The first step in designing an effective pallet storage system is to combine the critical (but often opposing) functions of storage density and product selectivity. The factors to be considered for a balanced storage system include:
• The total number of SKUs palletized;
• The number which have threshold inventory quantities of more than one pallet load and up to or more than 20 pallet loads;
• Rotation-of-stock (F.I.F.O.) requirements and
• The methods by which product selection and replenishment will occur.
High density storage enhances space utilization, but can minimize individual SKU pallet-load access. Direct "face" access (selectivity) to all individual pallets typically requires more aisle floor space than high density storage arrays.
The Forklift Effect
For many operations, a combination of highly dense pallet storage (floor bulk, drive-in and pallet-flow racks) and single-deep "selective" rack, provides the best solution for accommodating large and diverse SKU bases that have a wide range of "in-stock" pallet loads per SKU. For other operations, the storage system design is driven by space factors, such as using the maximum available storage height of the building, combined with the least amount of aisle square footage. This alternative requires specialized forklifts that extend higher and require smaller aisle widths than conventional forklifts. In this application it is also common to use less floor bulk storage due to the height limitations of conventional counter-balanced forklifts or the need for individual pallet load access (selectivity), regardless of any individual SKU's pallet count.
The typical rack layout will fall into one of these three configurations: standard aisle (10'+ wide), narrow aisle (8'-9' wide) and very narrow aisle (VNA 7' or less). These aisle-width classifications are more about the type, features and capabilities of the forklifts used to access pallet locations.
Standard aisle rack layouts typically utilize right-angle stacking, counter-balanced forklifts, such as 3 or 4-wheel "sit-down" forklifts and 3-wheel "stand-up" trucks. Narrow aisle forklifts also right-angle-stack, but use front-end outriggers for stability, which makes the overall combined length of forklift and pallet load less than for the standard aisle forklifts. The VNA rack layout employs swing (or pivoting) forklift mast technology, which negates having to turn the entire forklift at a right angle to the rack during pallet put-away and retrieval.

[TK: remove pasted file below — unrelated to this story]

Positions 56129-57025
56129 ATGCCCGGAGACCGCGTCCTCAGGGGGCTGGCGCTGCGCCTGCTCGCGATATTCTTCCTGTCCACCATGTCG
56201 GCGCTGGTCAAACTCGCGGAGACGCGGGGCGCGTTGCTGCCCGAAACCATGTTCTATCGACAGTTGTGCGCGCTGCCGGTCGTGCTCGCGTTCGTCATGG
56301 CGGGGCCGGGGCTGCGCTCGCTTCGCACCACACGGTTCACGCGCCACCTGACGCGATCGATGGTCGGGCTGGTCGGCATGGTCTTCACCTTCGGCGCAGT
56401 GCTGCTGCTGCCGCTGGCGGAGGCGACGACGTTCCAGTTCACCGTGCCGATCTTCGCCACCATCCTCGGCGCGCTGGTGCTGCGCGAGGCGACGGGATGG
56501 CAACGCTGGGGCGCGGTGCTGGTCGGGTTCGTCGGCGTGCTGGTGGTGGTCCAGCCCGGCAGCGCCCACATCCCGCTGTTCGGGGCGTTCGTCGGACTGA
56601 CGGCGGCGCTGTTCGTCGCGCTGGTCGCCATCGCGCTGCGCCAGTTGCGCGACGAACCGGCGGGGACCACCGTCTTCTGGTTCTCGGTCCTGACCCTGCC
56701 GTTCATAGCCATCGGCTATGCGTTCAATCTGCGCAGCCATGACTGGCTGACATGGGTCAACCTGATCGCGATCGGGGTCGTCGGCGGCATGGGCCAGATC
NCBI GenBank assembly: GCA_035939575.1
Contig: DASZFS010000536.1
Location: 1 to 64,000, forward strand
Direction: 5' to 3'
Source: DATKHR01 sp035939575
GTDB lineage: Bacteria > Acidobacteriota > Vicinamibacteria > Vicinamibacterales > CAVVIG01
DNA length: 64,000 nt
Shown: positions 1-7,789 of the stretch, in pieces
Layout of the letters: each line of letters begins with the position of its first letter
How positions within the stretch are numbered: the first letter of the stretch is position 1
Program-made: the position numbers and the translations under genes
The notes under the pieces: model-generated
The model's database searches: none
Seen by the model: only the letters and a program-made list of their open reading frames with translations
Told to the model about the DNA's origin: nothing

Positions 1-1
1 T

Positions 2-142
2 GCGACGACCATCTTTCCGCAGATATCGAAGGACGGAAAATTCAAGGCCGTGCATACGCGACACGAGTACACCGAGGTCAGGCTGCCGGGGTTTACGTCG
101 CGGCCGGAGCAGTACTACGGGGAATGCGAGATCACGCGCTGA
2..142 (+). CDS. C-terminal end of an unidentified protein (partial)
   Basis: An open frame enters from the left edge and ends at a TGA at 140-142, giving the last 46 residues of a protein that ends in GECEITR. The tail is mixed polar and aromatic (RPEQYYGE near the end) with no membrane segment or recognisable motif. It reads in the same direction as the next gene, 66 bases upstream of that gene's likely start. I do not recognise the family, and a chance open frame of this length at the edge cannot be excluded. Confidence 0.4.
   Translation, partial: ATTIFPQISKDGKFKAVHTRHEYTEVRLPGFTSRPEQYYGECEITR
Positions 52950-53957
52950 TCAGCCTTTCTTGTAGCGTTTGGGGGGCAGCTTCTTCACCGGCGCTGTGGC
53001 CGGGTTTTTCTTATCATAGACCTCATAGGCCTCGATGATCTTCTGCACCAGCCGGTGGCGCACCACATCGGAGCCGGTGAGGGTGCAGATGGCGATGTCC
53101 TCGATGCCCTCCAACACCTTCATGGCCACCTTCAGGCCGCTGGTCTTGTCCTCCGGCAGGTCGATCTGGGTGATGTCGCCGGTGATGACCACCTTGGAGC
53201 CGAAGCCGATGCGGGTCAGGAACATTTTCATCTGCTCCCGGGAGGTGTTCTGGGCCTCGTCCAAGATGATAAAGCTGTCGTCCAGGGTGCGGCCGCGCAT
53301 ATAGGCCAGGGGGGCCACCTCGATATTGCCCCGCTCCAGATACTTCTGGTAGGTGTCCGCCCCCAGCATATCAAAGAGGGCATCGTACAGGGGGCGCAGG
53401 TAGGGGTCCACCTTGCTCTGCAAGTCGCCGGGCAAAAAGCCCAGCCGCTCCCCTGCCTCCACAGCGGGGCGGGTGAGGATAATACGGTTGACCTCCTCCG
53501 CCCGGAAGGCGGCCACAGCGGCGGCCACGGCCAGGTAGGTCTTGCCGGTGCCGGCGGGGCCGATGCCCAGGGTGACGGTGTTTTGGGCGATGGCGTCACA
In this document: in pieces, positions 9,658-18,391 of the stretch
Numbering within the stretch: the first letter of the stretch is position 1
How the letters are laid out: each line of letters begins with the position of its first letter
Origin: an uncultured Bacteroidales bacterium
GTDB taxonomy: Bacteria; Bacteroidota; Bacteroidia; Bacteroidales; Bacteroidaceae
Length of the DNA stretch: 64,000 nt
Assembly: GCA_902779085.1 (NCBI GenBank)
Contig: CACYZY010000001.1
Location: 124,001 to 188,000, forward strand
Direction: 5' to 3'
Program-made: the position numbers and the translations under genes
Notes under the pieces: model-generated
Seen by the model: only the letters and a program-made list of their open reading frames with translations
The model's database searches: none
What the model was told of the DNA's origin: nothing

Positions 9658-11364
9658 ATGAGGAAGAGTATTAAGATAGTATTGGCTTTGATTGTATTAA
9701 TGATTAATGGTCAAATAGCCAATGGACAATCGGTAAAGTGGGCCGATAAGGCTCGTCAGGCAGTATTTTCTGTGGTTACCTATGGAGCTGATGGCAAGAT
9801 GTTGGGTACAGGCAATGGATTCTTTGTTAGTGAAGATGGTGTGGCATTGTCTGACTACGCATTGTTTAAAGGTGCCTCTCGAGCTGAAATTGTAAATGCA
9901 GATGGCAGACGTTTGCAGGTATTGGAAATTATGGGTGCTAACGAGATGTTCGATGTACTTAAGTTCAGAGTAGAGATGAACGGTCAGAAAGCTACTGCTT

Pallet-load forklifts can be either man-up (where the operator compartment elevates with the pallet-fork assembly) or man-down (operator at ground level). These VNA trucks also may be equipped with guidance systems that use a floor-embedded wire system allowing for increased travel speeds, reduced steering demands and enhanced safety.
In warehouse forklift technology, a decrease in aisle size is accompanied by an increase in forklift investment. The added advantage in going narrow is to also go higher; the combined result can yield a significant increase in space utilization (smaller storage footprint or added storage in a similar size footprint, as compared to wider aisle applications).
Challenge Old Conventions
The key factor in designing rack layouts is in knowing that pallet load dimensions, along with forklift aisle requirements, are often far more important considerations than the roof-support column locations.
Conventional wisdom has long sought to first isolate these key building structures by locating them in the flue space between two connected rows of racks and then adjusting aisle widths, and intermediate pallet rack rows, accordingly. The intent is to protect the columns and to not block any usable pallet storage locations.
This method can be the greatest deterrent to increased space utilization in rack system design. The first problem is that it disregards the best practice to always maintain minimal, uniform aisle widths throughout the warehouse. The benefits of doing so are: better space efficiency, improved forklift operator productivity and decreased rack damage (as operators learn to perform consistent, repetitive forklift maneuvers in aisles of standard widths).
By maintaining minimum aisle widths and forgoing old conventions about locating roof-support columns only in connected rack row flu spaces, it is possible to get additional rows of rack from the available warehouse space.